Bits for Carbon Trading
= trading bits and bandwidth which have an extremely small footprint against activities that have a heavy carbon footprint
Proposal by Bill St. Arnaud :
"There is a growing consensus that global warming is one of the greatest threats facing humanity. Increasingly governments and citizens are becoming aware of the severity of this threat and are clamouring for solutions.
To date the most obvious approaches to mitigate against global warming is to impose carbon taxes or implement various forms of carbon trading such as cap and trade or carbon offsetting.
Carbon taxes however, even if revenue neutral, are going to meet with stiff political resistance. Rather than imposing taxes can we instead provide carbon "rewards" where consumers and businesses are rewarded for reducing their carbon footprint, rather than being penalized if they don't?
To date carbon trading has been associated with various government mandated cap and trade systems or unregulated carbon offset trading. In cap and trade systems large carbon emitters are allocated carbon emission targets and can only exceed these targets by purchasing carbon permits from organizations who produce far less carbon. In offset trading there are a number of independent companies that audit and trade carbon offsets of individuals and businesses for high carbon emission activities such as air travel offset against telecommuting and other energy saving practices.
However these markets are very immature and relatively small.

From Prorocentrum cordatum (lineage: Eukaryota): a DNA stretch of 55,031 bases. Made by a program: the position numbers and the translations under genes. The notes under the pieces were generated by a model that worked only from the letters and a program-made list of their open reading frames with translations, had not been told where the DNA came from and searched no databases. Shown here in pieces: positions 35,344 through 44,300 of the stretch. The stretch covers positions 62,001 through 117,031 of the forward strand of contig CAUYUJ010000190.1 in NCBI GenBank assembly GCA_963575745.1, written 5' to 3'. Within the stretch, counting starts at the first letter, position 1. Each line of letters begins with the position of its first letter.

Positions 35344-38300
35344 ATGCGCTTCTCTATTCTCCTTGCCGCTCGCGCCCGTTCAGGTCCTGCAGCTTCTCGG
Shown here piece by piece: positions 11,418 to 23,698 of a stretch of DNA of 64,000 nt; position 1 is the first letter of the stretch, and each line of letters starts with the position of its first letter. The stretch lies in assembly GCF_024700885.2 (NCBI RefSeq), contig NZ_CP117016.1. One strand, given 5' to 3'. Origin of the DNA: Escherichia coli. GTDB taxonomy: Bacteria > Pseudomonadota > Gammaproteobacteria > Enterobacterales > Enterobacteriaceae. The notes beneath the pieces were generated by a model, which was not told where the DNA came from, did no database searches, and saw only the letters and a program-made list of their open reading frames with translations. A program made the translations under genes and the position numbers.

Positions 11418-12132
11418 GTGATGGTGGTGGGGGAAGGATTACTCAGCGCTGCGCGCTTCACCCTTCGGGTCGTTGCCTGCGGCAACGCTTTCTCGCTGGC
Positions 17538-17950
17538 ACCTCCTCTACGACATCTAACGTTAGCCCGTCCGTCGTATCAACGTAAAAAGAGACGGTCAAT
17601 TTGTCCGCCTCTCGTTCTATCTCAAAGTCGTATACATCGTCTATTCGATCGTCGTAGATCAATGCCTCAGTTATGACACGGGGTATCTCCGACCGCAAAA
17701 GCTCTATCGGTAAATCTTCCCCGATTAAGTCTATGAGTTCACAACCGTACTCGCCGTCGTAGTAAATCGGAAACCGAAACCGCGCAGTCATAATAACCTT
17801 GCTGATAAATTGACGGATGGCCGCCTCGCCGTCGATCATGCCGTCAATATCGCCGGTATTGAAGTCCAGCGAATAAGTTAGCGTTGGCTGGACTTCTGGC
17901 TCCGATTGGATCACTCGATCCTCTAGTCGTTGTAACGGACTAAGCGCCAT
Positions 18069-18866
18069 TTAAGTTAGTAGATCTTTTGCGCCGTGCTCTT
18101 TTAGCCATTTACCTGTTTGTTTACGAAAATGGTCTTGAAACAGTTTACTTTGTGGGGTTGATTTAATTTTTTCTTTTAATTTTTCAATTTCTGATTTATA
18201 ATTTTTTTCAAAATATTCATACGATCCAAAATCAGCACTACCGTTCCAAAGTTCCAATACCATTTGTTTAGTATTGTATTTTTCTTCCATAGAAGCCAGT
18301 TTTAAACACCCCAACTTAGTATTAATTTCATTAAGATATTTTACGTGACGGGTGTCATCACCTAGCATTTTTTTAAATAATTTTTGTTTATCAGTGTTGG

Instead of trading carbon emission for carbon reduction, perhaps a better scheme would be to trade bits and bandwidth which have an extremely small footprint against activities that have a heavy carbon footprint." (http://green-broadband.blogspot.com/2007/11/next-big-ecommerce-opportunity-for.html)
"A couple of simple examples come to mind which have been mentioned before on this blog:
(a) Amazon could work with public transportation systems and offer free eBooks with its new Kindle eReader to people who buy public bus and subway passes. Amazon would get a small percentage of every bus pass to pay for its ebooks and consumers would have a new incentive in which to take the bus or subway. Even if consumers still drive their SUV to work they would be helping out by providing a new revenue source to public transportation
(c) University students could be awarded with free cell phone, music and or videos if they agree to pay a carbon premium on their parking passes." (http://green-broadband.blogspot.com/2007/11/next-big-ecommerce-opportunity-for.html)